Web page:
It's been a healthy 3-4 years since I moved into the area from Hazleton, Pa. I found Flatbush seeking affordable housing as I followed my passion for acting. Though I first lived on Nostrand, I have since moved onto Flatbush avenue and am fortunate to be a five minute walk to Prospect park.
I don't remember how I first learned about the drum circle, but being there to witness and participate has been a deeply rewarding experience for me. Ever since I was 7 years old I can remember making some kind of noise- banging on my desk at school, tinkering on my Dad's drum set, and eventually developing a love of percussion.
As I researched the history behind the drum circle I learned that it was started decades ago in 1968. The circle is a rich tapestry of folk whose heritage varies from West Africa to the West Indies. Vendors flourish around the grove and families sit and enjoy the deep rhythms. I feel lucky to be exposed to such a communal appreciation for music. As a drummer I feel like my participation is analogous to my presence in Flatbush as an outsider. In my experience the drum circle has taught me how to contribute without taking up too much space. If my drumming goes against the pulse of the circle, then I am taking away from the conversation. But if I listen and am able to add to what is already being said, then the circle grows and the music becomes fuller.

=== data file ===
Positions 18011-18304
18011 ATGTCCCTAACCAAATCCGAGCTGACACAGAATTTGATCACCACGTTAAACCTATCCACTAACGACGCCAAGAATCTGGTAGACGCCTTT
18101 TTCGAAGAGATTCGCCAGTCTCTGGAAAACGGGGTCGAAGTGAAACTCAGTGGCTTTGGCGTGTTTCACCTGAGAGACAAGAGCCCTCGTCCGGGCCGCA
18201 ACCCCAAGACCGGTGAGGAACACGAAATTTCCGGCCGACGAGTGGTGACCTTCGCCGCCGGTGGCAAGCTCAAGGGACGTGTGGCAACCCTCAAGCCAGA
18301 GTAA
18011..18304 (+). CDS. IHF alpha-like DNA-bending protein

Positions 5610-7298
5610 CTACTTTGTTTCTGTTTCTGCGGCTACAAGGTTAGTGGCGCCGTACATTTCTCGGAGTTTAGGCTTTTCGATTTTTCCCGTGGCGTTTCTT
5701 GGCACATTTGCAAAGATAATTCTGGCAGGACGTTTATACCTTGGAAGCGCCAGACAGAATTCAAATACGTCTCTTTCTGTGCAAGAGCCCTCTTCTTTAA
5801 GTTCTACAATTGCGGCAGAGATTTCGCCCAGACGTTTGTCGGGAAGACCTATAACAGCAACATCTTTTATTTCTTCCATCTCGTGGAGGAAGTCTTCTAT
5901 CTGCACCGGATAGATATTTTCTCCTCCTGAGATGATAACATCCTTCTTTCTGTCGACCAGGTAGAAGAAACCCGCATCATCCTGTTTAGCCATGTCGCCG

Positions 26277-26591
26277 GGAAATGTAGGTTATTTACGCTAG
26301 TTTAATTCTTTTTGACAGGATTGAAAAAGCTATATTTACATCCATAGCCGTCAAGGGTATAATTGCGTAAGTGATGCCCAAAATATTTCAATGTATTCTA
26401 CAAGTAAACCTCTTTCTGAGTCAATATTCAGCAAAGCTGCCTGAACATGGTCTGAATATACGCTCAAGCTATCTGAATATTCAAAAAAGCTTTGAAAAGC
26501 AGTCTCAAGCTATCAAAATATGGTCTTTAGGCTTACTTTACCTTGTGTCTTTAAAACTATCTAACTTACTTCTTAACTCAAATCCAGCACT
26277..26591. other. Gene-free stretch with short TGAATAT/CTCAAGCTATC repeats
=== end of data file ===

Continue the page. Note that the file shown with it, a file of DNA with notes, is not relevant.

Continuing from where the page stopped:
In recent days since more and more white folk from outside have been settling in the area, the drum circle has come under fire for being "too noisy." It would be a severe loss to the community if it is shut down for being seen as a nuisance. It bothers me because it shows a lack of respect for the people who have called this neighborhood home for so many years. There is a callousness that refuses to see the harmony of spiritual and physical exuberance. It makes me want to ask a new resident, "Where did you think you were moving?"
I drink in the drum circle as often as I can make it out. I have made friends by attending. And it now feels like home whether I'm pounding the skins or just taking in the joy of this special place.